Measles Exposure Reported at Chicago Midway Airport
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If you were traveling through Chicago Midway Airport (MDW) last Friday, Feb. 22, you might have been exposed to the measles. According to CNN, an infected passenger was on a flight that arrived at Concourse B that evening. The health department has warned that people traveling through the airport between 9pm and midnight might have been exposed.
It’s the latest in a rash of measles cases, which have also popped up at Portland International Airport (PDX) in Oregon and at New Jersey’s Newark Airport (EWR) recently. Though the MMR (measles, mumps, rubella) vaccine is 97% effective, the virus is extremely contagious and can lead to serious complications, including pneumonia, encephalitis (swelling of the brain) and death. According to the CDC, the virus can live for up to two hours in an airspace where the infected person coughed or sneezed. The CDC also says, “Measles is so contagious that if one person has it, 90% of the people close to that person who are not immune will also become infected.”
It can take seven to 14 days for symptoms — which include a high fever, cough, runny nose and red, watery eyes — to appear. Tiny white spots known as Koplik spots may appear inside the mouth. The telltale sign of the measles is a rash of red, blotchy spots that blend together and spread from the face down to the neck, trunk, arms, legs and feet.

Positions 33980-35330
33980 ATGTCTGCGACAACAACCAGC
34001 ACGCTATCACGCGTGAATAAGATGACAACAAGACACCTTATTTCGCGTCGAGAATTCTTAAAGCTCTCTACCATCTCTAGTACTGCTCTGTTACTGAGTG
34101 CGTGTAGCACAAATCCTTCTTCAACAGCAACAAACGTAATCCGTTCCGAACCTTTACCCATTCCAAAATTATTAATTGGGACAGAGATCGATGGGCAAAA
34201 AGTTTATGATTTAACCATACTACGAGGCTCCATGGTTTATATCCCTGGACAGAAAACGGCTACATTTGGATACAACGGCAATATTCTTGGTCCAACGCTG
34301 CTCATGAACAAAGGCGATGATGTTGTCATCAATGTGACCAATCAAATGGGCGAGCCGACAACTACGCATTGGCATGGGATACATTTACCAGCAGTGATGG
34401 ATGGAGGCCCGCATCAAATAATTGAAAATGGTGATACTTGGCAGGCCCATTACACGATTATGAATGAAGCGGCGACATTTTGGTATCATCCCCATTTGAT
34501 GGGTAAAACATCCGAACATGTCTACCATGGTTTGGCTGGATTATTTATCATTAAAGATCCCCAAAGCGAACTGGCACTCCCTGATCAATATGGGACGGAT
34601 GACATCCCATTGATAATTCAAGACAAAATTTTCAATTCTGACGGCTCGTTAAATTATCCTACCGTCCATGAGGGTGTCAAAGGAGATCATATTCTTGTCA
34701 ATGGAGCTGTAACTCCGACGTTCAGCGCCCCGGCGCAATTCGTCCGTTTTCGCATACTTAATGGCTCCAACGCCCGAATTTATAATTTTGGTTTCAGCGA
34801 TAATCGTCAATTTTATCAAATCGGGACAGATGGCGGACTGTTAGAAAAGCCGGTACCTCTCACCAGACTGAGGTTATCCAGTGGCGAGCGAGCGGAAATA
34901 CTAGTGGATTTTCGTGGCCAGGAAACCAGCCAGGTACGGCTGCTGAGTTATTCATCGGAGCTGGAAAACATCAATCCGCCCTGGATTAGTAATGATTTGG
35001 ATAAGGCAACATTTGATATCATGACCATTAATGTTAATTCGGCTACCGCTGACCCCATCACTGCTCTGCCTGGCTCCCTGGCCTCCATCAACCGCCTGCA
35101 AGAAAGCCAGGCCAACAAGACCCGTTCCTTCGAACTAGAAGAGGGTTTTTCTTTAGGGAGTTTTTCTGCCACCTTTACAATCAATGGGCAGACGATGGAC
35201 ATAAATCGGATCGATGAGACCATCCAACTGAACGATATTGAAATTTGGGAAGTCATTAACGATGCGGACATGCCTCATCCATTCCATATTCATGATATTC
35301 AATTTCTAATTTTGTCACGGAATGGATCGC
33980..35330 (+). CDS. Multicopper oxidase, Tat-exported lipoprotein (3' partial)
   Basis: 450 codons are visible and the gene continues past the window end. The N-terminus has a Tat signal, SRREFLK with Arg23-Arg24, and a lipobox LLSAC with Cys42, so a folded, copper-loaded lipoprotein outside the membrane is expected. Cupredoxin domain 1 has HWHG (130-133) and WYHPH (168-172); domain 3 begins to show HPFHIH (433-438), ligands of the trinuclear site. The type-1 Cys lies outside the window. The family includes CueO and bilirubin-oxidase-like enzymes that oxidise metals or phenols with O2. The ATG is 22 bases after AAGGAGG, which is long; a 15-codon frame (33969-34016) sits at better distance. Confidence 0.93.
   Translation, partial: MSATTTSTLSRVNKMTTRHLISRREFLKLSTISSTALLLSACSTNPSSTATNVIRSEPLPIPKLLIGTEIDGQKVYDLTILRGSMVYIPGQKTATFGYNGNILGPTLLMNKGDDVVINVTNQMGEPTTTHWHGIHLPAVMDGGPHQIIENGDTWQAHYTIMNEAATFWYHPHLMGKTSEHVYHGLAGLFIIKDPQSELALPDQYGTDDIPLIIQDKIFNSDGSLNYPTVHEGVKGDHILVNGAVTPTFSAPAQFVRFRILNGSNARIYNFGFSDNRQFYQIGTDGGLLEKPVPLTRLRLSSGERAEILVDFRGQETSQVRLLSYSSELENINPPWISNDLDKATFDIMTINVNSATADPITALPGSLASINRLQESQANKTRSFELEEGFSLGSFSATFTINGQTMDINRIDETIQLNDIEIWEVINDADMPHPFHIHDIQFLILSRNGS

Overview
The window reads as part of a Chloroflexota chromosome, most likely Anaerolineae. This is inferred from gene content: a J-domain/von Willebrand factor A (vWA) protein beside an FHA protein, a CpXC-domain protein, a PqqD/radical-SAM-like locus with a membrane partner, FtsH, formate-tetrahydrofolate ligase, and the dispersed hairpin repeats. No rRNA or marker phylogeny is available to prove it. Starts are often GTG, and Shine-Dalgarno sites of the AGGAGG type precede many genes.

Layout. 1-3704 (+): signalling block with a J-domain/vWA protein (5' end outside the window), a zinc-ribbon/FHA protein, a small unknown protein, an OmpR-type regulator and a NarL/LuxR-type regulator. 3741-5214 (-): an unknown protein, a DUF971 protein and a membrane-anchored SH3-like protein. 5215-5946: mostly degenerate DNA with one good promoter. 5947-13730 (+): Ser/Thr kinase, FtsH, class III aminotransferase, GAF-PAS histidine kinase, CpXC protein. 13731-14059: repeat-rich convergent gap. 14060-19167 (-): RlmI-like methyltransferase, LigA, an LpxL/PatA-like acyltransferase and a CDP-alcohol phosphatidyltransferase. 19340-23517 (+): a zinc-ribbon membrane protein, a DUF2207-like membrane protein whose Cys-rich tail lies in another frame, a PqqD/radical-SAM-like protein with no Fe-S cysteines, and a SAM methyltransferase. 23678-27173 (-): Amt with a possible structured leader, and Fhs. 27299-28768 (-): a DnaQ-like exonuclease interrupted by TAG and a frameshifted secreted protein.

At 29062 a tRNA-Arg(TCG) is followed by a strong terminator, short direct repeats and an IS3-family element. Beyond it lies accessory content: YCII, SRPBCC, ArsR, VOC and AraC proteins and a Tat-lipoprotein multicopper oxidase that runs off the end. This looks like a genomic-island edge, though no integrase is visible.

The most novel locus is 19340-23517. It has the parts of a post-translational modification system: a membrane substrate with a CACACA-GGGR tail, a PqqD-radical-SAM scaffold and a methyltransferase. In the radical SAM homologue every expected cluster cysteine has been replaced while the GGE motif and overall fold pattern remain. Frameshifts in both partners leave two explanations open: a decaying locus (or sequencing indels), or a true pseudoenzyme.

If you think you’ve been exposed to the measles and are experiencing these symptoms, call a medical professional before showing up at the doctor’s office or hospital, so they can prepare and make sure other patients and health care professionals won’t be exposed.
Take precautions if you’re traveling to developing countries, especially with children in tow, and make sure you and your kids have been vaccinated. UNICEF warned that “global cases of measles are surging to alarmingly high levels, led by ten countries accounting for more than 74 per cent of the total increase, and several others that had previously been declared measles free.”
Ukraine saw the highest increase in measles cases between 2017 and 2018, followed by the Philippines, Brazil, Yemen, Venezuela, Serbia, Madagascar, Sudan, Thailand and France. If you’ve got a trip planned to any of these countries and are not sure if you’ve had the MMR vaccine, the CDC has a few tips for locating your vaccination records.
Featured photo by Ronaldo Schemidt/AFP/Getty Images.
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